McCullars v. Maloy, No. 6:2017cv01587 - Document 128 (M.D. Fla. 2019)

Court Description: ORDER granting 124 Motion for Judgment as a Matter of Law. The Clerk of Court is DIRECTED to enter judgment in favor of Defendant Grant Maloy and close this case. Signed by Judge Paul G. Byron on 3/25/2019. (JRJ)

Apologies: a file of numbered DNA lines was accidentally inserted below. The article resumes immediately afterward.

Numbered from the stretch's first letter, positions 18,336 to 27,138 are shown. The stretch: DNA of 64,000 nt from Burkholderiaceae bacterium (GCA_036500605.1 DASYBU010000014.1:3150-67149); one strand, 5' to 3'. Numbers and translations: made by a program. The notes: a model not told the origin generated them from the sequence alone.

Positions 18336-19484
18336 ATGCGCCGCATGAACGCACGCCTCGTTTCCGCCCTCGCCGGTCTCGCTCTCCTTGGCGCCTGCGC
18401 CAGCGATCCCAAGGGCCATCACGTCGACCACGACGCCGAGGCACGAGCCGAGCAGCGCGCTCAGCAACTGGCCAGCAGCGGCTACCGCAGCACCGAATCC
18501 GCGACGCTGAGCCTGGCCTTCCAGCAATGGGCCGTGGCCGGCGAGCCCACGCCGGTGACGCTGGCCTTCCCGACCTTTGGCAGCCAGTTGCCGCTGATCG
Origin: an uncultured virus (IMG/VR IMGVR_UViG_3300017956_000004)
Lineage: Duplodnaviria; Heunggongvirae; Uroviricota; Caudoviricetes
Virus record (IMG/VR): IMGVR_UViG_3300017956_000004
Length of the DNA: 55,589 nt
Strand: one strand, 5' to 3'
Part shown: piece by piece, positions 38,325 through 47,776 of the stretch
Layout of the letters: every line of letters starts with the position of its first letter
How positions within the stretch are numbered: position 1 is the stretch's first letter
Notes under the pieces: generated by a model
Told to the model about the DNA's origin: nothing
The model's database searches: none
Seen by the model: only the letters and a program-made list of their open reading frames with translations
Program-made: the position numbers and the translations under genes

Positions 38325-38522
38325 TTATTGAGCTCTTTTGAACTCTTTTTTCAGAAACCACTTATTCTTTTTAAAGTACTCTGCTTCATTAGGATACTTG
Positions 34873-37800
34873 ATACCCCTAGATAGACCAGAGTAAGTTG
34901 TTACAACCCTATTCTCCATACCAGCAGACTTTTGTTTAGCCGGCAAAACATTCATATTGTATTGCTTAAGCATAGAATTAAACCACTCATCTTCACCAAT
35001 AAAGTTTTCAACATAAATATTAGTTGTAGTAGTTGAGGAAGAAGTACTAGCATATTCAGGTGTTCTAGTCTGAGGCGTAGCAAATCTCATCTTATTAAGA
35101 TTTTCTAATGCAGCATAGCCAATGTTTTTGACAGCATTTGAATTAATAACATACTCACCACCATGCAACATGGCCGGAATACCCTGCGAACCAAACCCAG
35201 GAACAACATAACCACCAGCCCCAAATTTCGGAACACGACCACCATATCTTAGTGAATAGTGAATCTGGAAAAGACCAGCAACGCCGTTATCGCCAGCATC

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McCullars v. Maloy Doc. 128 UNITED STATES DISTRICT COURT MIDDLE DISTRICT OF FLORIDA ORLANDO DIVISION B. STANLEY MCCULLARS, Plaintiff, v. Case No: 6:17-cv-1587-Orl-40GJK GRANT MALOY, Defendant. / ORDER This cause comes before the Court on Defendant’s Motion for Judgment as a Matter of Law, pursuant to Fed. R. Civ. Pro. 50. The Court granted Defendant’s motion at the end of the defense case, having deferred ruling following Plaintiff’s presentation of evidence. The Court articulated on the record its reasoning for granting Defendant’s motion, and this Order incorporates the Court’s earlier pronouncement. I. BACKGROUND Plaintiff B. Stanley McCullars brought this 42 U.S.C. § 1983 action against Defendant Grant Maloy, individually and in his official capacity as Clerk of the Circuit Court and Comptroller of Seminole County, Florida (the “Clerk”), for alleged First Amendment violations. (Doc. 1). The Court granted summary judgment in favor of Mr. Maloy in his individual capacity and the trial proceeded against Defendant in his official capacity. (Doc. 72). This suit arises from Plaintiff’s controversial social media comments that precipitated the end of his employment with Defendant. Dockets.Justia.com A. The Posts On March 16, 2017, State Attorney Aramis Ayala declared publicly that her office would not seek the death penalty in capital murder cases. Ms. Ayala made this statement in the wake of a tragic double-murder wherein Mr. Markeith Loyd killed his pregnant girlfriend and subsequently murdered Orlando Police Department officer LT Debra Clayton as she attempted to apprehend him. 1 Another officer was fatally injured in a traffic accident connected to this crime-spree. On March 19, 2017, at approximately 10:30 p.m. while at home, Plaintiff posted comments from his Facebook account criticizing the State Attorney’s decision. The Plaintiff posted a comment to another individual’s Facebook page concerning Ms. Ayala’s position on the death penalty. 2 Specifically, Mr. McCullars wrote that Ayala, the first African-American State Attorney in Florida, “should get the death penalty,” and followed this post by writing Ms. Ayala “should be tarred and feathered if not hung from a tree.” (Def. Ex. 6). Later that same night, Plaintiff made another Facebook post that said: “Yep, it was wrong for me to post that. I let my anger at her efforts to thwart justice get the better of me. No excuses.” Plaintiff strenuously denies that the post was racially motivated, claiming that he was unaware of Ayala’s race when he made the posts. 3 The posts were deleted by a third party shortly after they were posted. 1 At trial State Attorney Ayala explained that her position was predicated, in part, upon the fact that the United States Supreme Court and Florida Supreme Court had stuck down the procedure employed in Florida in death-penalty cases. 2 The individual who received Plaintiff’s comments attended Florida A&M Law School, a predominantly African-American institution. 3 For Defendant’s Rule 50 motion, the Court accepts Plaintiff’s position that he was unaware of Ms. Ayala’s race, as patently implausible as that assertion may be in view 2 B. The Impact of Plaintiff’s Facebook Comments Plaintiff’s comments literally went viral. Almost immediately after the posts spread across the internet, Plaintiff McCullars was identified as a Clerk’s Office employee. The next morning, March 20, 2017, the Clerk’s Office’s phones were ringing off the hook with complaints. Ms. Lia Denning, the head of human resources, testified that citizens calling the Clerk’s Office were upset, with some people crying while others used profanity to express their outrage. Mr. McCullars’ comments were largely characterized by concerned citizens as racist. Some citizens requested that the Clerk of Court, Mr. Maloy, return their call. The volume of telephone calls was so significant that two additional staff members were pulled from their duties to answer phone calls. Ms. Denning characterized the volume of telephone traffic as incredible, and the work environment was a nightmare with media converging outside the building. Ms. Amy Midyette, one of Plaintiff’s co-workers, corroborated Ms. Denning’s description of the volume of citizen complaints, adding that calls were so numerous that the Office’s voicemail was overwhelmed. Additionally, the Clerk’s Office received many emails related to the Facebook posts. Ms. Denning was, therefore, tasked with reviewing Plaintiff’s social media posts as part of an on-going investigation. General counsel for the Clerk’s Office, Ms. Susan Dietrich, further corroborated Ms. Denning’s testimony that on Monday morning the phones were constantly ringing with citizens complaining about Plaintiff’s Facebook posts. Ms. Dietrich testified that personnel were removed from their normal duties for 2-3 days following the posts. of the public discourse surrounding her statements concerning the death penalty and Plaintiff’s choice of words. 3 Plaintiff’s actions caused Ms. Dietrich to spend time researching First Amendment issues and reviewing the Clerk’s options. Ms. Jenny Spencer, the Plaintiff’s supervisor, called a meeting of 22 staff members to discuss the situation and to provide guidance on dealing with citizens and the media. Ms. Dietrich also related that protests were being threatened in response to the Facebook posts. And Ms. Dietrich had meetings with Mr. Maloy to discuss the situation. Ms. Dietrich testified that Plaintiff’s posts violated the Clerk’s Code of Ethics (contained in the deputy clerk handbook), which provides: “We shall avoid any activities that would impugn the dignity of the clerk’s office.” (Def. Ex. 55, p. 3). Ms. Dietrich explained that Florida Rules of Court identify the Office of the Clerk of Court as an arm of the judiciary. Accordingly, Ms. Dietrich was concerned that Mr. McCullars’ comments reflected poorly upon the integrity and impartiality of the Clerk’s Office, thereby undermining the public’s confidence in the administration of justice. 4 This concern was echoed by Mr. Maloy, the Clerk of Court, who explained that citizens access the court through the Clerk’s Office, and Plaintiff’s comments negatively impact upon public confidence in the administration of justice. Moreover, Plaintiff’s comments had a negative impact on office morale and, if left unchecked, would have impacted the Clerk’s ability to recruit and retain a diverse workforce. For example, Plaintiff’s supervisor, Ms. Spencer is a highly educated Finance Director with vast experience in governmental accounting. Ms. Spencer testified that she could not continue to work with Mr. McCullars in light of his comments which she perceived as racist and impugning the dignity of the office. Mr. 4 The Code of Ethics provides that deputy clerks “shall conduct [their] work without bias or prejudice based on any factor to include race, skin color, religion, age, [or] national origin . . . .” (Doc. 55, p. 4). 4 Maloy testified that the loss of Ms. Spencer, via her potential resignation, would have a detrimental impact on the operation of his office. Plaintiff McCullars was not a line employee; he was a supervisor occupying the number two position in the finance department of the Clerk’s Office. Plaintiff testified at trial and acknowledged that impartiality is important to the work of the Clerk’s Office. Plaintiff McCullars admitted the importance of discharging his duties in an impartial manner and avoiding the appearance if bias. Mr. McCullars also acknowledged that the Clerk’s Office is racially and ethnically diverse. He conceded that his comments on Facebook were made in anger, and he agreed that his comments did not address the merits of the death penalty or State Attorney Ayala’s position on that subject. Plaintiff knew his comments generated public outcry, but he claims his suggestion that Ms. Ayala receive the death penalty or that she be tarred and feathered and hung from a tree was misconstrued by a handful of people who engaged in a crusade to have him fired. In contrast, Mr. McCullars’ letter of resignation, submitted on March 22, 2017, stated: Please consider this letter as my official resignation with an effective separation date of April 3, 2017. My social media posts of last weekend resulted in the Clerk and Clerk staff spending resources answering questions from some members of the public. I believe my resignation will help the Clerk’s Office to more quickly return to the people’s business. .... (Def. Ex. 50). C. Community Leaders Respond State Attorney Ayala testified that on March 19, 2017, she began receiving calls by people who had seen Plaintiff’s Facebook posts. Ms. Ayala took the threat literally, 5 and she was offended and concerned for her safety and for the safety of her children. 5 Ms. Ayala went to Plaintiff’s Facebook page, clicked on his profile, and saw that he was employed by the Clerk of Court. 6 On Monday morning, Ms. Ayala directed her staff to call Mr. Maloy to express her displeasure. Mr. Maloy testified to the importance of maintaining a positive working relationship with the community and its leaders, including Ms. Ayala, and how Plaintiff’s posts caused him to apologize to the State Attorney. Other community leaders beyond State Attorney Ayala voiced their concern to the Clerk of Court. By March 20, 2017, the day after Plaintiff’s Facebook comments, the Orange County Democratic Party passed a resolution condemning Mr. McCullars’ comments, resolving that “the Orange County Democratic Party expresses its outrage over the terroristic threat made by Stan McCullars towards State Attorney Aramis Ayala, and calls upon Clerk Grant Maloy to terminate Stan McCullars immediately.” (Def. Ex. 28). This resolution was sent to Mr. Maloy on March 22, 2017 at 8:44 a.m., three days after the Facebook post. (Def. Ex. 47). The negative impact from Plaintiff’s comments did not subside quickly. Plaintiff’s friend and former co-worker, Ms. Danalee Ellner testified that the atmosphere in the office after Mr. McCullars’ posts was like a “grenade” went off, with the buzz about it lasting for weeks. Pastor Roman Oliver, a community leader in Sanford, Florida, also testified at trial. Pastor Oliver spent a career as an educator and administrator before taking a leadership 5 Ms. Ayala explained that it has become common for people to post their intentions to commit acts of violence on Facebook prior to carrying out an attack. Accordingly, she took Mr. McCullars’ comments to be threatening. 6 The Plaintiff denies that his Facebook page reflects that he worked for the Clerk of Court. 6 role at Saint Paul Baptist church in Sanford. 7 Pastor Oliver is active in the AfricanAmerican community on issues of economic, social, and political justice. He was involved in organizing peaceful protests over the killing of Trayvon Martin, an African-Americ an teenager shot by George Zimmerman as he walked home from a convenience store where he had purchased candy. Pastor Oliver quickly learned of Mr. McCullar’s posts and his affiliation with the Clerk’s office. Plaintiff’s position in the judicial system concerned Pastor Oliver and other community leaders, and they met with Mr. Maloy. Because the Clerk of Court had placed Mr. McCullars on administrative leave, no protests took place. However, Pastor Oliver testified that had the Clerk’s office declined to act, peaceful protests would have ensued. Florida Representative Geraldine Thompson testified as an expert witness for the Defendant on African-American history and culture, including the prevalence of lynching in Florida and more particularly in Central Florida. After providing a comprehensive history of this dark chapter in American history, Representative Thompson opined that it is reasonable to foresee that the African-American community would interpret Plaintiff’s statement that Ms. Ayala should be tarred and feathered and hung from a tree to be a reference to lynching. 8 Representative Thompson also provided a scholarly history of racial tension and segregation in Sanford, where the Seminole County Courthouse is located. She concluded her expert testimony by explaining how the Sanford community reacted to the killing of Trayvon Martin and how Plaintiff’s comments, coming a year later, 7 Saint Paul is the oldest African-American church in Florida. 8 Lynching was a form of mob violence typically involving hanging a person from a tree without due process. It was extrajudicial killing typically perpetrated against an AfricanAmerican. 7 would elicit public outcry in the community. Representative Thompson explained how the African-American community has mistrust for the judicial system, making Plaintiff’s comments capable of undermining confidence in the Courts. II. STANDARD OF REVIEW Judgment as a matter of law should only be granted if no objectively reasonable jury, based on the evidence and inferences adduced at trial and through the exercise of impartial judgment, could reach the verdict reached. Brown v. Ala. Dep’t of Transp., 597 F.3d 1160, 1173 (11th Cir. 2010); Combs v. Plantation Patterns, 106 F.3d 1519, 1526 (11th Cir. 1997). Stated differently, the party moving for judgment as a matter of law must show that the trial evidence “is so overwhelmingly [in its favor] that a reasonable jury could not arrive at a contrary verdict.” Middlebrooks v. Hillcrest Foods, Inc., 256 F.3d 1241, 1246 (11th Cir. 2001). However, where there is substantial evidence in the trial record which would allow reasonable minds to reach different conclusions, judgment as a matter of law is inappropriate. Mee Indus. v. Dow Chem. Co., 608 F.3d 1202, 1211 (11th Cir. 2010). In considering a motion for judgment as a matter of law, the district court must review the record and draw all reasonable inferences derived therefrom in the light most favorable to the non-moving party. Brown, 597 F.3d at 1173. Importantly, the district court must not make credibility determinations or weigh evidence, as these are functions reserved for the jury. Id. Rule 50 is clear in its procedure. Before a case is submitted to the jury for consideration, a party may move for judgment as a matter of law on any issue which is not supported by legally sufficient evidence. Fed. R. Civ. P. 50(a). 8 A. First Amendment Analysis 1. Comments Made as Employee or Private Citizen The Court must determine whether Plaintiff’s comments were made within the scope of his employment or in his capacity as a private citizen. When government employees speak “as citizens about matters of public concern, they must face only those speech restrictions that are necessary for their employers to operate efficiently and effectively.” Garcetti v. Ceballos, 547 U.S. 410, 419 (2006). On the other hand, “when public employees make statements pursuant to their official duties, the employees are not speaking as citizens for First Amendment purposes, and the Constitution does not insulate their communications from employer discipline.” Id. at 421. The Garcetti Court based this distinction on the long-recognized need for public employers to have discretion in controlling their operations: Employers have heightened interests in controlling speech made by an employee in his or her professional capacity. Official communications have official consequences, creating a need for substantive consistency and clarity. Supervisors must ensure that their employees' official communications are accurate, demonstrate sound judgment, and promote the employer's mission. Id. at 422–23. Public employee speech “ordinarily within the scope of [the] employee’s duties” is therefore not afforded First Amendment protection. Lane v. Franks, 134 S. Ct. 2369, 2379 (2014). The speech at issue in this case occurred when Plaintiff was home, using his personal computer. The Facebook comments do not reflect Plaintiff is speaking as an employee of the Clerk of Court. Moreover, the posts concerned Plaintiff’s opinion regarding, and response to, a Florida prosecutor’s public statement and had nothing to 9 do with Plaintiff’s professional duties. Therefore, the Court holds that Plaintiff’s speech was not made in his official capacity. 2. Pickering Balancing Test Next, the Court addresses the framework set forth in Pickering v. Board of Education, 391 U.S. 563 (1968). It is well-settled that a public employer may not fire an employee “on a basis that infringes that employee’s constitutionally protected interest in freedom of speech.” Rankin v. McPherson, 483 U.S. 378, 383 (1987). To prevail on a wrongful termination claim based on protected speech, an employee must show, in part, that he or she (1) suffered an adverse employment action (2) because the employee engaged in protected speech. Stanley v. City of Dalton, 219 F.3d 1280, 1288 (11th Cir. 2000). Courts employ the so-called Pickering balancing test to discern whether a government employee’s speech qualifies for First Amendment protection. Before any balancing, though, the Court must decide whether Plaintiff’s speech may be “fairly characterized as constituting speech on a matter of public concern,” triggering First Amendment protection. Rankin, 483 U.S. at 384 (quoting Connick, 461 U.S. at 146). This determination is made in view of “the content, form, and context of a given statement, as revealed by the whole record.” Id. at 384–85 (same). The Court holds that Plaintiff’s speech concerning the State Attorney’s stance on the death penalty, no matter how misunderstood Plaintiff’s understanding of Ms. Ayala’s position may have been, is speech on a matter of public concern. See Rankin, 483 U.S. at 387 (“The inappropriate or controversial character of a statement is irrelevant to the question whether it deals with a matter of public concern.”). Plaintiff’s statements criticized a public official for a publicly- 10 announced decision that generated significant media attention and spawned a clash between a Florida prosecutor and Florida’s Governor that went up to the Florida Supreme Court. 9 The Court therefore finds that Plaintiff’s speech addressed a matter of public concern, and next turns to the Pickering balancing test. To prevail on his wrongful termination claim, Plaintiff must show by a preponderance of the evidence that his “first amendment interest in engaging in the speech outweighs the employer's interest in prohibiting the speech in order to promote the efficiency of the public services it performs through its employees.” Stanley, 219 F.3d at 1288. “In striking this balance, [the Court] consider[s] these factors: ‘(1) whether the speech at issue impedes the government’s ability to perform its duties efficiently, (2) the manner, time, and place of the speech, and (3) the context within which the speech was made.’” Id. at 1289 (quoting Bryson v. City of Waycross, 888 F.2d 1562, 1567 (11th Cir. 1989)). This balancing act requires a fact-intensive inquiry guided by few, if any, hard and fast rules. Pickering, 391 U.S. at 569. Other Courts have suggested factors to consider in applying the Pickering balancing test. The Second Circuit in Melzer v. Board of Education, 336 F.3d 185 (2d Cir. 9 The Court pauses to note that, although unpleasant, Plaintiff’s posts do not constitute an unprotected “true threat”—especially after giving Plaintiff the benefit of the doubt as required at this stage. The First Amendment does not protect all speech touching on matters of public concern. For instance, “true threats”—“statements where the speaker means to communicate a serious expression of an intent to commit an act of unlawful violence to a particular individual or group of individuals”—are not entitled to First Amendment protection. Virginia v. Black, 538 U.S. 343, 359 (2003). But while “true threats” are not protected, “political hyperbole” is. Watts v. United States, 394 U.S. 705, 708 (1969) (per curiam). Viewing the evidence and drawing all reasonable inferences in Plaintiff’s favor, the Court cannot find that the posts constituted a “true threat.” See Specialty Malls of Tampa v. City of Tampa, 916 F. Supp. 1222, 1227 (M.D. Fla. 1996). 11 2003), directs the district court to consider whether the speech “impairs discipline by superiors or harmony among co-workers, has a detrimental impact on close working relationships . . . or impedes the performance of the speaker’s duties or interferes with the regular operation of the enterprise.” Id. at 197; see also, Munroe v. Cent. Bucks Sch. Dist., 805 F.3d 454, 472 (3d Cir. 2015) (the inquiry involves a “sliding scale” in which the amount of disruption a public employer must tolerate is proportionate to the importance of the speech to the public). The district court in Buker v. Howard County, Nos. MJG–13– 3046, MJG–13–3747, 2015 WL 3456750 (D. Md. May 27, 2015), aff’d Grutzmacher, et al. v. Howard County, 851 F.3d 332 (4th Cir. 2017), held: Factors relevant to this inquiry include whether a public employee’s speech (1) impaired the maintenance of discipline by supervisors; (2) impaired harmony among coworkers; (3) damaged close personal relationships; (4) impeded the performance of the public employee’s duties; (5) interfered with the operation of the institution; (6) undermined the mission of the institution; (7) was communicated to the public or to coworkers in private; (8) conflicted with the responsibilities of the employee within the institution; and (9) abused the authority and public accountability that the employee’s role entailed. Id. at *3 (citations omitted). The Court begins by assessing Plaintiff’s interest in making the posts. Plaintiff undoubtedly had a legitimate interest in speaking on a matter of public concern. Plaintiff’s posts, as an “expression on public issues ‘. . . rest[] on the highest rung of the hierarchy of First Amendment values.” See NAACP v. Claiborne Hardware Co., 458 U.S. 886, (1982); see also Garrison v. Louisiana, 379 U.S. 64, 74–75 (1964) (“[S]peech concerning public affairs is more than self-expression; it is the essence of self-government.”). On the other hand, the “vulgar” and caustic nature of the posts somewhat weakens Plaintiff’s interest in making them. See Hansen v. Soldenwagner, 19 F.3d 573, 577 (11th Cir. 1994) 12 (“[T]he manner of a public employee’s speech is an important element in the Pickering balance. Here, the outcome of a Pickering balance is especially uncertain because the manner of [the plaintiff’s] speech was vulgar, insulting, and defiant.” (citation omitted)); see also Snipes v. Volusia Cty., 704 F. App’x 848, 854 (11th Cir. 2017) (“[T]here are many ways to communicate ones’ thoughts, and the vulgar, derogatory phrases used by [appellant] weigh against him.”). And while the Supreme Court has recognized “the importance of promoting the public’s interest in receiving the well-informed views of government employees engaging in civic discussion,” Garcetti, 547 U.S. at 419, Plaintiff’s posts do not implicate this consideration as there is little evidence that the views Plaintiff expressed were particularly “well[ ]informed.” In fact, Plaintiff admitted at trial that he did not attempt to engage in a thoughtful discourse on the merits of the death penalty or Ms. Ayala’s position in that regard. Rather, he lashed out in anger with violent rhetoric that quickly went viral. One aspect of Plaintiff’s position weighs slightly in his favor. Plaintiff had some— albeit not the greatest—contact with the public. Plaintiff met with bankers and attended committee meetings open to the public. But Plaintiff’s job required little direct public contact, which means that his “burden of caution” with respect to his public speech was less than an official with significant public contact. See Rankin, 483 U.S. at 390–91; see also, Sims v. Metro. Dade Cty., 972 F.2d 1230, 1237 (11th Cir. 1992) (“[W]hen the employee serves in a sensitive capacity that requires extensive public contact, the employee's private speech may pose a substantial danger to the agency's successful functioning.”). 13 Next, the Court considers Defendant’s interests in censuring Plaintiff for the posts. The Clerk’s Office requires “a significant degree of control over [its] employees' words and actions; without it, there would be little chance for the efficient provision of public services.” See Garcetti, 547 U.S. at 418. Another weight on the scales is the prospect of disharmony among co-workers, manifested here by Ms. Spencer, Plaintiff’s supervisor, testifying that she could no longer work with Plaintiff in light of his “racist” posts. See Rankin, 483 U.S. at 388. The evidence is overwhelming that the posts “interfere[d] with the regular operation of the [Clerk’s Office]” because the barrage of angry phone call and email complaints disrupted several employees’ work, See Rankin, 483 U.S. at 388. Furthermore, Defendant saw the posts as damaging the integrity of the Clerk’s Office, which is corroborated by several witnesses, including Defendant’s expert witness, and which Plaintiff acknowledged at trial. Rankin, 483 U.S. at 389 (suggesting that speech “discredit[ing]” a public employer would tend to justify remedial measures). It is well-settled that a “government’s legitimate interest in avoiding disruption does not require proof of actual disruption.” Smopes, 704 F. App’x at 852. “Rather, a ‘[r]easonable possibility of adverse harm is all that is required.” Id. In Snipes, the County did not receive complaints or demands that the appellant be fired, nor were any rallies or protests held. Id. However, Reverend Durham, President of the Daytona Beach Black Clergy Alliance, testified that had Snipes not been fired, “I certainly think that we would have probably moved forward with some sort of either demonstration or action . . . in the form of a protest rally.” Id. The potential for disruption in Snipes was sufficient to justify the government’s action in response to Mr. Snipes hateful comments concerning the death of Trevon Martin. Id. Conversely, when actual disruption to the government 14 employer’s operations occurs, this constitutes persuasive evidence that the government has met its burden under the Pickering balancing test. Melzer, 336 F.3d at 197. Here, Plaintiff employed Facebook, a public forum, by commenting on another Facebook user’s page and advocating that the State Attorney receive the death penalty for her views and that she be tarred and feathered and hung from a tree. The public outcry in response to these vulgar comments was immediate and overwhelming. By the following morning the Office of the Clerk of Court was inundated with telephone calls, emails, and voice messages by upset citizens demanding action. The State Attorney had complained to the Clerk of Court, community leaders had insisted upon meeting with the Clerk, the Democratic Party of Orange County passed a resolution condemning the comments and calling for Plaintiff’s termination, the threat of protests loomed, and the media was aggressively covering the story. In the midst of this turmoil, the Finance Department, lead by Ms. Spencer, was preparing a comprehensive financial report which demanded the full attention of three senior members of the Finance Department, including Mr. McCullars. None of these senior employees could attend to that business. Mr. McCullars was placed on administrative leave and Ms. Spencer was busy dealing with the crisis created by Mr. McCullars ill-conceived internet rant. Perhaps the most damaging by-product of Mr. McCullars’ comments was to call into question whether the Seminole County Clerk of Court—the right arm to the judiciary in that county—was capable of discharging its important duties in an impartial manner. Mr. Maloy and his staff responded to this turmoil with composure and consummate professionalism and ultimately regained the public’s trust and confidence. However, “it is not necessary ‘for an employer to allow events to unfold to the extent that the disruption 15 of the office and the destruction of working relationships is manifest before taking action.” Buker, 2015 WL 3456750, at *10. Plaintiff McCullars was presented with a letter containing what the Clerk of Court described as incentives for resignation. (Plf. Ex. 13). Plaintiff contends that he was terminated via this letter. The Court need not resolve this dispute, because the Court finds that in applying the Pickering balancing test to the specific facts of this case, Plaintiff’s speech is not entitled to protection under the First Amendment to the United States Constitution. III. CONCLUSION Accordingly, it is ORDERED AND ADJUDGED as follows: 1. Defendant’s Motion for Judgment as a Matter of Law is GRANTED. 2. The Clerk of Court is DIRECTED to enter judgment in favor of Defendant Grant Maloy and close this case. DONE AND ORDERED in Orlando, Florida on March 25, 2019. Copies furnished to: Counsel of Record 16